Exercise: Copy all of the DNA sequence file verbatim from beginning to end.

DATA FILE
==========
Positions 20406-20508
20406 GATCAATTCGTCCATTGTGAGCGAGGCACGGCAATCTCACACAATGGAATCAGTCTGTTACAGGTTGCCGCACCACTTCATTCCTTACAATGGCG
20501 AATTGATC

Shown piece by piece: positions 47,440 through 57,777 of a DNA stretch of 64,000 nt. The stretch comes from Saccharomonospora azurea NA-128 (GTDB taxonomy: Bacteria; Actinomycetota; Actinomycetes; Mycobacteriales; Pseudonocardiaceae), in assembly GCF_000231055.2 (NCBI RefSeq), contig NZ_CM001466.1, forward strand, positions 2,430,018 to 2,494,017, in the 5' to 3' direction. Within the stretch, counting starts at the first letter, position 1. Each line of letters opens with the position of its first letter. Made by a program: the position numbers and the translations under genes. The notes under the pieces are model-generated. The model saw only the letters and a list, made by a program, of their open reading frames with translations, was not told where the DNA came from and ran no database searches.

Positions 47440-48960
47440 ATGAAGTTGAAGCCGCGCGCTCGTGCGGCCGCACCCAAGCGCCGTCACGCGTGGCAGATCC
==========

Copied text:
Positions 20406-20508
20406 GATCAATTCGTCCATTGTGAGCGAGGCACGGCAATCTCACACAATGGAATCAGTCTGTTACAGGTTGCCGCACCACTTCATTCCTTACAATGGCG
20501 AATTGATC

Shown piece by piece: positions 47,440 through 57,777 of a DNA stretch of 64,000 nt. The stretch comes from Saccharomonospora azurea NA-128 (GTDB taxonomy: Bacteria; Actinomycetota; Actinomycetes; Mycobacteriales; Pseudonocardiaceae), in assembly GCF_000231055.2 (NCBI RefSeq), contig NZ_CM001466.1, forward strand, positions 2,430,018 to 2,494,017, in the 5' to 3' direction. Within the stretch, counting starts at the first letter, position 1. Each line of letters opens with the position of its first letter. Made by a program: the position numbers and the translations under genes. The notes under the pieces are model-generated. The model saw only the letters and a list, made by a program, of their open reading frames with translations, was not told where the DNA came from and ran no database searches.

Positions 47440-48960
47440 ATGAAGTTGAAGCCGCGCGCTCGTGCGGCCGCACCCAAGCGCCGTCACGCGTGGCAGATCC